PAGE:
Under Olympic cover, Russian cargo ship approaches Syria

The voyage of the Alaed shows the irresponsibility of the Russian government to allow a transfer of weapons to a regime that is responsible for the brutal slaughter of its own citizens

Putin is acting irresponsibly - but can the West do anything about it?
Luke Coffey
On 9 August 2012 13:28

Under the cover of the 2012 London Summer Olympics, the Russian cargo ship MV Alaed, allegedly carrying attack helicopters for the Bashar al-Assad regime, is once again en route to Syria. In addition to the attack helicopters, it is thought that the ship is also carrying air defense weapons.

Nobody seems to notice.

Only nine weeks ago, in June, when the ship made its first attempted voyage to Syria, the world’s attention immediately turned to the ship and to Russia’s irresponsible behavior. At the time, the ship was forced back to her Russian port after a U.K. intervention saw that its shipping insurance—provided by a London-based company—was revoked in accordance with EU sanctions.

In July, The Foundry pointed out that the Alaed had once again left its Russian port—but this time under a Russian flag. It is thought that this will get the Alaed around the insurance problems and EU arms embargo it faced during its last journey in June.

Since its second departure, the ship seems to be making good progress.

After circling around the Scandinavian Peninsula, the ship briefly stopped at the Russian city of St. Petersburg. Curiously, according to the ships records, it also had another short stop in the Swedish port of Helsingborg.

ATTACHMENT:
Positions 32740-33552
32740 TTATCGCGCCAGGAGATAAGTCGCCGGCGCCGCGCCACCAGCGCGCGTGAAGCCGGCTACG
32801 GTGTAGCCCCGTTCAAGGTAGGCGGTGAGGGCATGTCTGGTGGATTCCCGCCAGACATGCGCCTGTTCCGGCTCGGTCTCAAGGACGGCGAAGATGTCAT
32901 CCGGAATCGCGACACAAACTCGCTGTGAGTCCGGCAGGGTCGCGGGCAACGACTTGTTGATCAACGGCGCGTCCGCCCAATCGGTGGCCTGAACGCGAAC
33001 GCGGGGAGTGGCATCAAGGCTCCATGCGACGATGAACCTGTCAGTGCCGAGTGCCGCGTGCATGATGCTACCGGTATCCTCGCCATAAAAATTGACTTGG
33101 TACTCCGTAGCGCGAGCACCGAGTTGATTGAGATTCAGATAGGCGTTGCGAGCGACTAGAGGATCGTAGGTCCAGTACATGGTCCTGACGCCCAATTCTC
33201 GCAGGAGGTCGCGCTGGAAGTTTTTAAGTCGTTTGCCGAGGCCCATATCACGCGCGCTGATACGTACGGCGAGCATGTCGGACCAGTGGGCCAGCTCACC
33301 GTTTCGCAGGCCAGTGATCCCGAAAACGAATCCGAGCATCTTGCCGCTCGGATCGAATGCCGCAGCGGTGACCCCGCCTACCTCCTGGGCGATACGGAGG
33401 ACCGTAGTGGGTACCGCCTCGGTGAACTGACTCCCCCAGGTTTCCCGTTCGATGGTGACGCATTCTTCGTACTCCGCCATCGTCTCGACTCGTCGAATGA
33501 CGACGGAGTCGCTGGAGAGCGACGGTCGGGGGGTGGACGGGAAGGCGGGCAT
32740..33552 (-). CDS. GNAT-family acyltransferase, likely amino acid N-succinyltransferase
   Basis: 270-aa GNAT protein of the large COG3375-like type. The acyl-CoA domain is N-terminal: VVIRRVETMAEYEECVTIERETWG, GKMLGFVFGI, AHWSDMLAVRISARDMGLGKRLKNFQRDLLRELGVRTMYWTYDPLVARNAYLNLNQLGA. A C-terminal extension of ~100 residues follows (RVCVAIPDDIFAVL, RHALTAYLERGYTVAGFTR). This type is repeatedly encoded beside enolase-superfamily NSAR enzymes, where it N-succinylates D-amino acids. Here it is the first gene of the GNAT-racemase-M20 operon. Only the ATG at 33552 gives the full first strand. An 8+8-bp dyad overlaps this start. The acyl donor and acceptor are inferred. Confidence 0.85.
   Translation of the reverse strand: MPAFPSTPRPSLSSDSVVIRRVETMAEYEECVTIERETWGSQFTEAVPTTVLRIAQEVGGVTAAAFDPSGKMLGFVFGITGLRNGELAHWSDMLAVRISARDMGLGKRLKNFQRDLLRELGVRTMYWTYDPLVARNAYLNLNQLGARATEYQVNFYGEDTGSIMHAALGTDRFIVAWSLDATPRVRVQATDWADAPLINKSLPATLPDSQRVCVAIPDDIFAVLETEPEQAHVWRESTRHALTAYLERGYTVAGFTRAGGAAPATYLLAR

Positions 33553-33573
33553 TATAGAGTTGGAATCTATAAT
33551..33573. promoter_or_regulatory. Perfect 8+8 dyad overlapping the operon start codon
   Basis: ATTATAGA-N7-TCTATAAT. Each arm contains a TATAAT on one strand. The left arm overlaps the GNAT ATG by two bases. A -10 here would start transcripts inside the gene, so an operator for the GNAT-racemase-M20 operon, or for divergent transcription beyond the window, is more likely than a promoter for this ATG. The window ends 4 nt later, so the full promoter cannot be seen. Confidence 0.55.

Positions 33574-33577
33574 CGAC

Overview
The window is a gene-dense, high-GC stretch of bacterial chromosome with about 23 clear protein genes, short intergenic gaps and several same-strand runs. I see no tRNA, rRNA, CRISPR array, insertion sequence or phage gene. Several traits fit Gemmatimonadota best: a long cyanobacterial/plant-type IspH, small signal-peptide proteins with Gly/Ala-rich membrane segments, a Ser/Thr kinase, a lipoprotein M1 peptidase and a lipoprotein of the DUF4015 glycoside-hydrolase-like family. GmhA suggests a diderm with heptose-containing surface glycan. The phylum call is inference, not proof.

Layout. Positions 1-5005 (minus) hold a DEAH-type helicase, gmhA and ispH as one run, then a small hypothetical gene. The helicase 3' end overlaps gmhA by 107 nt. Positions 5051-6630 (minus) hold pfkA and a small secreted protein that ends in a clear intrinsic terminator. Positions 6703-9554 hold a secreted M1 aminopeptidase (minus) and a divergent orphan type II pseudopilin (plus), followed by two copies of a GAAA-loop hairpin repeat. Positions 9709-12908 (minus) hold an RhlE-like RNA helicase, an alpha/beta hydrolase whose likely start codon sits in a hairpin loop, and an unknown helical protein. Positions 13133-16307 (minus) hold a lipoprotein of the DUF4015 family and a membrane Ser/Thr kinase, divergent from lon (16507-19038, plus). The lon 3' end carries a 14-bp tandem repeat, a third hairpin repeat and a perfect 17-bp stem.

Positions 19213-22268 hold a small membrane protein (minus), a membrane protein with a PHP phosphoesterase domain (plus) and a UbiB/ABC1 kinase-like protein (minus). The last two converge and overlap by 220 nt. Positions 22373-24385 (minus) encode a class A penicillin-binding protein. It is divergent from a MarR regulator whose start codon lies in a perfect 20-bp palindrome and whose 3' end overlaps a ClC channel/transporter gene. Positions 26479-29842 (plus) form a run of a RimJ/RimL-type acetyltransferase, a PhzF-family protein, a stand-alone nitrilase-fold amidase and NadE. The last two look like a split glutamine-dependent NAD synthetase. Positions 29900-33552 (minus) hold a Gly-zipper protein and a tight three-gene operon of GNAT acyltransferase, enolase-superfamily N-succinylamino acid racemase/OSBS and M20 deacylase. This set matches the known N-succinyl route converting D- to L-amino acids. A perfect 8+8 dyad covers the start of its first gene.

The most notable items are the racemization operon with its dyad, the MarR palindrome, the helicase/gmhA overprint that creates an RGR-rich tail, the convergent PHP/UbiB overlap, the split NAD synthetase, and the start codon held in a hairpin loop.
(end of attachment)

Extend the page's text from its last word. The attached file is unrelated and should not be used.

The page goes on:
After departing St. Petersburg, the ship passed through the English Channel in early August. During this time it must have passed within 75 miles of the Olympic Stadium in East London—but with Olympic fever hitting the British capital, nobody noticed or cared in the same way they did in June.

Presently, the ship is well into the Mediterranean Sea and is located about 70 miles off the southern coast of Spain. Assuming it keeps its current speed of 11 knots, it should reach the Russian naval base in Tartus, Syria, in approximately seven days—if that is where it is heading.

The lack of interest and attention that the ship’s voyage is receiving the second time around shows how powerless the West is to stop this ship from continuing.

The voyage of the Alaed shows the irresponsibility of the Russian government to allow a transfer of attack helicopters and other weapons to a regime that is responsible for the brutal slaughter of more than 15,000 of its own citizens. It also shows once again that the Obama Administration’s “reset” policy with Russia has been a complete failure.

(The progress of the ship can be tracked on the MarineTraffic.com by searching for “Alaed” as long as the ship is not out of range or turns off its Automatic Identification System Transponder.)

Luke Coffey is the Margaret Thatcher Fellow at the Heritage Foundation and previously served as a Special Adviser in the Ministry of Defence. This article was originally published by Heritage and is used here with permission

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